Tuesday, November 1, 2011

US passes law allowing SGA couples to marry - PART TWO

Who is it we are talking about when we speak of those who oppose human rights for all? Why does the LDS church pop up in these discussions?

Recently I finished the novel, The Help, which I followed up with Crazy in Alabama and now I am re-reading To Kill a Mockingbird. In these books that focus on  civil rights, sometimes there are clear lines drawn and one grouping of people is placed on one side and another is placed on side two. Good here, bad there.  Also contained are written characters who are conflicted, or don’t know what to think. They open their doors to all in an emergency, but would rather keep the status quo if given their druthers (love that word.)

To lump Latter-day Saints together in any of these characterizations is misguided and inaccurate.   

Sometimes what is not said in a church meeting is said over the back fence, or on an anonymous note in a blog.  Some are closet liberals and others are more conservative than they want you to know.  Others say, lets talk turkey.  What is the truth here?, and I mean, everybody’s truth.  I would like to take some time to hear it all and allow readers the same opportunity.

Based on doctrine, and based on fruits – or results (better said for this blog) - the Church of Jesus Christ of Latter-day Saints has been moderate on the subject of equal rights – all things included: slower than the norm with blacks and the priesthood and “not currently” on the women and the priesthood, but fast in every other way.

The LDS church has a policy of not differentiating between OSA and SSA  - has even published its say. Culturally, status, class, background, education,etc. It is commonly believed the church actually seeks out poorer, and the ethnically diverse. 

Yet, the LDS church has come out against Gay marriage by its declaration of marriage being between a man and a woman.

But look at these several statements. There is no question about sexual preference in the temple recommend questions.

The LDS church believes in being morally clean,.  Yet there is a strong support group established – and on the Church payroll – for pregnant mothers and their partners, with choices not as conservative as many think.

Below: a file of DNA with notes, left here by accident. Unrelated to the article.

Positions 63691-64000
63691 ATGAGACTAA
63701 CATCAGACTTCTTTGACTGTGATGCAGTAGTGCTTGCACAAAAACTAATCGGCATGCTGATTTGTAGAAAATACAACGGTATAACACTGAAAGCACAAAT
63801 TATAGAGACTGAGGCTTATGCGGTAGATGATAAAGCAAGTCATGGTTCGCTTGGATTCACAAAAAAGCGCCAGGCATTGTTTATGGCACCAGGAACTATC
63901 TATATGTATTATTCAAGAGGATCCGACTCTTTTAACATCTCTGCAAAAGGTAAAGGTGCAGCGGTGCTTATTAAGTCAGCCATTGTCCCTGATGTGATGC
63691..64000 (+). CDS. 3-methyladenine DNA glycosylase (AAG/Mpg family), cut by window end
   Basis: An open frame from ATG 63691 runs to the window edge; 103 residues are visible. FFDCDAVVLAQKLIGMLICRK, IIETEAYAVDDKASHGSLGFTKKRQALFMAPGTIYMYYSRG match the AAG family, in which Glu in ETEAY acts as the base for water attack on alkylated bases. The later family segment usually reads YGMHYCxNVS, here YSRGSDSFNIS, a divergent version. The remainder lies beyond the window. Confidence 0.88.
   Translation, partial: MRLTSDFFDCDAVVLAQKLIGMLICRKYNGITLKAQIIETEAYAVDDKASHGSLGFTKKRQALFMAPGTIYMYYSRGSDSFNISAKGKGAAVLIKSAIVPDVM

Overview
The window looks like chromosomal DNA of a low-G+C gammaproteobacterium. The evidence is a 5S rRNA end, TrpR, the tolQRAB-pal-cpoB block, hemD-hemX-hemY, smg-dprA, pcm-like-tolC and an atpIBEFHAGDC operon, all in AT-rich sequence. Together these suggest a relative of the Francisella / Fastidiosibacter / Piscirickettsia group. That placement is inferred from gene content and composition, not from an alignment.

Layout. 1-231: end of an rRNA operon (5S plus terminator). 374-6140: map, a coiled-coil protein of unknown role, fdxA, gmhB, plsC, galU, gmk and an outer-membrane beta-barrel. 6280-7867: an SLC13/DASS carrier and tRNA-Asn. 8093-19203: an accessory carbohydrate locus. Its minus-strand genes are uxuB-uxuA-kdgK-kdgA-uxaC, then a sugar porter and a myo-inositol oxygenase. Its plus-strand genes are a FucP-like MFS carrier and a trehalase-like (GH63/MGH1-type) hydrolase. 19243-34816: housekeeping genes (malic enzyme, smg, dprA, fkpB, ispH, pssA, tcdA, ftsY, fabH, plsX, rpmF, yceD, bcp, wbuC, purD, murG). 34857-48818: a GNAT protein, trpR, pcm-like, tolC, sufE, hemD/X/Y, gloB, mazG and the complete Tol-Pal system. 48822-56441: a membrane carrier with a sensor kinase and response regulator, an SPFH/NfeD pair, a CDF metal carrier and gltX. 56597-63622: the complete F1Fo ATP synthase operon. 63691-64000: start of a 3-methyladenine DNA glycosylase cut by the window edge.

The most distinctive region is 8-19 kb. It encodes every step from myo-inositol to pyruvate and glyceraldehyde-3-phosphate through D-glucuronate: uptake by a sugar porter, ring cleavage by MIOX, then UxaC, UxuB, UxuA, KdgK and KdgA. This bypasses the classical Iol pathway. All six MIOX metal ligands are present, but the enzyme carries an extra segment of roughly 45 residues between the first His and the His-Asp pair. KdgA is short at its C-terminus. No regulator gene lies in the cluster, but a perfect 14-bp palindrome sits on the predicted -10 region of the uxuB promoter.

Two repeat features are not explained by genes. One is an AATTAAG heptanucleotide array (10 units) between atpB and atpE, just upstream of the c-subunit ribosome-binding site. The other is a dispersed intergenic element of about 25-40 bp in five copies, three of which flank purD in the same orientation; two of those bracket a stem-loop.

Latter-day Saints believe in the word of wisdom, and yet, once again, there are well established programs for alcoholics or those who drink, smokers, drug addict and casual users.  At every turn there is a way in the LDS church to deal with problems that have arisen for a magnitude of reasons.

It believes in being honest in every interaction, yet church meetings are held in jails and prisons in areas of substantial LDS population.

It asks the members to have temple recommends, and has classes and assistance to get members from A to B.

Does anyone who has had interaction with the Church believe that Homosexuals would be left high and dry – without assistance or support simply because of the belief that marriage is between a man and a woman?  Does the LDS church currently support/assist families of every makeup and means?  The answer is yes.

The question then, understanding church policy and procedure, is not necessarily one of why the church gays can't marry in the LDS church, but why, when push came to shove, the LDS church during a state election came out in support of man/women marriage only - essentially casting a "no" vote for gay marriage. 

And, is the assumption that the LDS church was speaking politically for its members individually or collectively, or both?

Or is there a greater question? What say you, reader?


  1. I like where I think you are going with this. Unless you are not going there, in which case I am not sure where you are going, but I am excited to find out. - Lynette Thompson

  2. The last paragraph is unclear in what exactly your asking, but I still want to weigh in.

    I agree with you that the Church, like most similar organizations, should not be labeled with a blanket of being "against human rights" or whatever. That is definitely ridiculous, and as the examples you provide show, it works pragmatically (and not necessarily "conservatively") in a lot of areas for the general good, including in supporting equal rights legislation for gays short of marriage which you've commented on in the past, if memory serves.

    I take no issue with the Church's doctrine regarding marriage and its exclusion of same-sex marriage as exalting and thus--in doctrinal terms at least--worthwhile. I don't think most people care what the Church's doctrine is about this, to be honest.

    The Church can also express its views in "the public square," but I think it went beyond the bounds of appropriate action with the Prop 8 campaign and similar political acts like that.